There's a lot to like about Chicago's Patrick Kane. But, like any professional athlete these days, there's also a lot to dislike about the 22-year-old.
The American forward has made a name for himself on and off the ice through goals, assists, mischief and partying — four reasons why the hardcore American hockey fan should embrace this Buffalo, N.Y., native and budding Blackhawks star.
If not for these reasons, then how about this one: Who else, besides Kane, can take over for Mike Modano as America's answer to Canada's Sidney Crosby, Russia's Alex Ovechkin, Sweden's Nicklas Lidstrom or Finland's Teemu Selanne?
Back in the day, an American hockey star was almost an oxymoron. The league still runs thin in Uncle Sam's reps in today's game, but the leaps and bounds American hockey has taken in the last three decades — both in the NHL and on the global stage — has left a serious statement on the hockey world. As Modano's career winds down in Detroit and with recent Yanks like Brian Leetch, Chris Chelios, Keith Tkachuk, Jeremy Roenick on the other side of the glass, American puck fans are looking for the next countryman to take the reigns from Modano.
One intriguing answer is Kane, the first overall pick from the 2007 NHL draft with a bad-boy side, blond hair, blues eyes and a knack for lighting the lamp. He hoisted Lord Stanley's Cup last year and was an overtime goal away from an Olympics gold medal.
There are dozens of current American skaters who are tearing up the ice these days, and with all due respect to George Parros' fists and mustache, Kane may have the edge. He may very well be the future face of American hockey. And that's a good thing.
Playing in Chicago, in front of an Original Six fan base, certainly helps that cause. New Jersey's Zach Parise is one of the league's best, but he's playing in America's armpit, in the shadows of the Big Apple and the sports drama that trickles out of it and smothers everything in the Tri-State area. Ryan Kesler, currently leading Americans this season with 68 points (one point ahead of Kane), is stuck in Vancouver, where the Canucks struggle to gain too much attention from much of the U.S. Bobby Ryan (Anaheim), Joe Pavelski (San Jose) and Keith Yandle (Phoenix) are also among the top 10 in points, but are those cities hockey hotbeds? Don't even ask about Phil Kessel.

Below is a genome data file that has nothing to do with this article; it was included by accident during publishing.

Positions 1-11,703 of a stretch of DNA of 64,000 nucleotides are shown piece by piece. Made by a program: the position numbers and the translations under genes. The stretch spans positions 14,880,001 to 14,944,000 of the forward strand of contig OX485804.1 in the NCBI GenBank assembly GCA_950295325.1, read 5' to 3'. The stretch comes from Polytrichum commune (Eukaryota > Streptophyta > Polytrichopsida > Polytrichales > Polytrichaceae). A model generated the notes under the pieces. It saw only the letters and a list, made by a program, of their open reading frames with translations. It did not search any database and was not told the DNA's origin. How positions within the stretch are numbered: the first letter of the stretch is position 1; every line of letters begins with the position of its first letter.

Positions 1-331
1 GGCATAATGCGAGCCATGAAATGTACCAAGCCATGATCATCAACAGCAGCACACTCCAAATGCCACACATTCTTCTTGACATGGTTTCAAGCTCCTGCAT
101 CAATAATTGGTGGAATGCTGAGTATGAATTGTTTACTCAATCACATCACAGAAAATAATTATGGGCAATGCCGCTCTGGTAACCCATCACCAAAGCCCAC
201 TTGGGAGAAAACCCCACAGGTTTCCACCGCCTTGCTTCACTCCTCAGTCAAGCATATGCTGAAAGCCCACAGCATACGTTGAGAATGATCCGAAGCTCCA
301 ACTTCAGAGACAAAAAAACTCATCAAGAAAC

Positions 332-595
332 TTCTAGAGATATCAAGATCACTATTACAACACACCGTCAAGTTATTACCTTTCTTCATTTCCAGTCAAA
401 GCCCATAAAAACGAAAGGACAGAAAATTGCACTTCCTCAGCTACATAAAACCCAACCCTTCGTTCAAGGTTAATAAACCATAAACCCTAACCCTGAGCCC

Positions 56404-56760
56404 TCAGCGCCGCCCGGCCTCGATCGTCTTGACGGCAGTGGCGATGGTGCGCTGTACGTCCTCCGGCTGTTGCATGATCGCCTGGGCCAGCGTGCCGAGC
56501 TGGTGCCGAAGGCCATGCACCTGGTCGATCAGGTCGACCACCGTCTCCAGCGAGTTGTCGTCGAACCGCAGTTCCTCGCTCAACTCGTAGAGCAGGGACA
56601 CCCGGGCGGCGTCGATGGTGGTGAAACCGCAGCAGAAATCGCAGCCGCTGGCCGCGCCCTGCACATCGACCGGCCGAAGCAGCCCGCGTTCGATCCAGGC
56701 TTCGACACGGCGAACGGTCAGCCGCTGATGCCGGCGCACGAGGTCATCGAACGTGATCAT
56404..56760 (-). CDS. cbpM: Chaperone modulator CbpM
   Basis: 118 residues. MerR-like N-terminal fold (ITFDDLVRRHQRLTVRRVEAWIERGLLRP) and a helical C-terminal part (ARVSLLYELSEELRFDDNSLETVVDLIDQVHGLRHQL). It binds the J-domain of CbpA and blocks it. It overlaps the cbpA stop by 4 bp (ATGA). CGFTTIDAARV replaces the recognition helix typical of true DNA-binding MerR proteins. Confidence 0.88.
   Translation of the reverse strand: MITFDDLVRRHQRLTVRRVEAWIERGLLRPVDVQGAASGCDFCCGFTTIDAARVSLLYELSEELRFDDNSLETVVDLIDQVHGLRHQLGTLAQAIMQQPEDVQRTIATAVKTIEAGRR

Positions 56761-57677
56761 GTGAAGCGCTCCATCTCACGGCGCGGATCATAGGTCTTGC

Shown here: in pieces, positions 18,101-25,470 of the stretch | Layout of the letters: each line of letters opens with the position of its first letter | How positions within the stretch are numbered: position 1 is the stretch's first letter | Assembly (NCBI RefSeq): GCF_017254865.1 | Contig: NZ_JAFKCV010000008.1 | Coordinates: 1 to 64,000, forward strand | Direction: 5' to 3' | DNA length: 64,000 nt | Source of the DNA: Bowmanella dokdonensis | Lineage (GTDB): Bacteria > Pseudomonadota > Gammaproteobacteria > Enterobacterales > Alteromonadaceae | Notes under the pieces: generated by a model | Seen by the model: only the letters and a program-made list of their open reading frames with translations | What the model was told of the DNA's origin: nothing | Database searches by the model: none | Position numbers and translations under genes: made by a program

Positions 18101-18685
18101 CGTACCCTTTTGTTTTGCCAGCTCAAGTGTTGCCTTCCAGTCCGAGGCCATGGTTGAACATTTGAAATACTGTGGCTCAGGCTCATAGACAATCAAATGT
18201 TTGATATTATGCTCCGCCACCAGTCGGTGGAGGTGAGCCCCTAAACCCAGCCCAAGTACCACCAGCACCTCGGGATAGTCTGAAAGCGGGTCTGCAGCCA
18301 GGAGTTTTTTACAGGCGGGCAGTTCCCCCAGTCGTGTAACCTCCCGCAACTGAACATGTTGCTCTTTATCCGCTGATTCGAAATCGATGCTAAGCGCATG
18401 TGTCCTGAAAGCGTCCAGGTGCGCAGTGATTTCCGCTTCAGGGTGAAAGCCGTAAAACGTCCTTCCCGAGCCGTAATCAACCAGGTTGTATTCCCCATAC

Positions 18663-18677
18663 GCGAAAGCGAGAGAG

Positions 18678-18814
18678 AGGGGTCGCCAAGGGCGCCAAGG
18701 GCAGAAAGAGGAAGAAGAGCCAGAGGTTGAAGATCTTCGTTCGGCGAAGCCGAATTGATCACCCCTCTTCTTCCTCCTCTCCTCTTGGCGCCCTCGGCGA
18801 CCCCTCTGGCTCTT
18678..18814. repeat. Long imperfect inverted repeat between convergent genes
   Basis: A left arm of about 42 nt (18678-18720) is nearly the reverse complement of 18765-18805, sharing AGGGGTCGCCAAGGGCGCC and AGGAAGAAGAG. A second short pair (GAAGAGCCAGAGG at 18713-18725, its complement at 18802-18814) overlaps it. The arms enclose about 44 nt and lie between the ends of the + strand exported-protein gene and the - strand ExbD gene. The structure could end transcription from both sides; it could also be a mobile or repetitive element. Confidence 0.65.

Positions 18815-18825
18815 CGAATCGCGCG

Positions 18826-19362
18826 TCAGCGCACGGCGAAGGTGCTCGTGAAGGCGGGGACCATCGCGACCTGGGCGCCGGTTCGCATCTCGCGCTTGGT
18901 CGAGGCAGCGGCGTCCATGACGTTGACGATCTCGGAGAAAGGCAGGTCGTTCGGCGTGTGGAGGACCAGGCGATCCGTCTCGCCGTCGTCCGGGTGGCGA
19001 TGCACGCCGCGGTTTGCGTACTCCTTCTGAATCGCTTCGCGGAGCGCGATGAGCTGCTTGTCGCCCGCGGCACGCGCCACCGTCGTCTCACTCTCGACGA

Although he's roughly 20 points shy of tying his career-high single-season points total (88, accomplished last season), Kane is well on his way to putting up ridiculous career numbers. By comparison, he's dangerously on pace with Modano, whose 1,373 points lead all American-born players. In Modano's first four seasons (317 games), he posted 309 points. In just 310 career regular-season games so far, Kane has tallied 297 points in what many may argue is a much more difficult era to score in than when Modano was lighting the lamp for the North Stars and start-up Dallas Stars back on the late-1980s and early-90s.
In his rookie year, Kane the teenager put up 21 goals and 51 assists for 72 points in 82 contests. He followed that year up with 25 goals in his sophomore season before exploding for career highs in goals (30) and assists (58) in 82 games last season.
On Tuesday night, Kane will head to the TD Garden to take on the Bruins in an Original Six clash for the sixth time in his career. Having notched five points in his first five career games against the Black and Gold, B's fans could be in for an unfortunately gracious treat.
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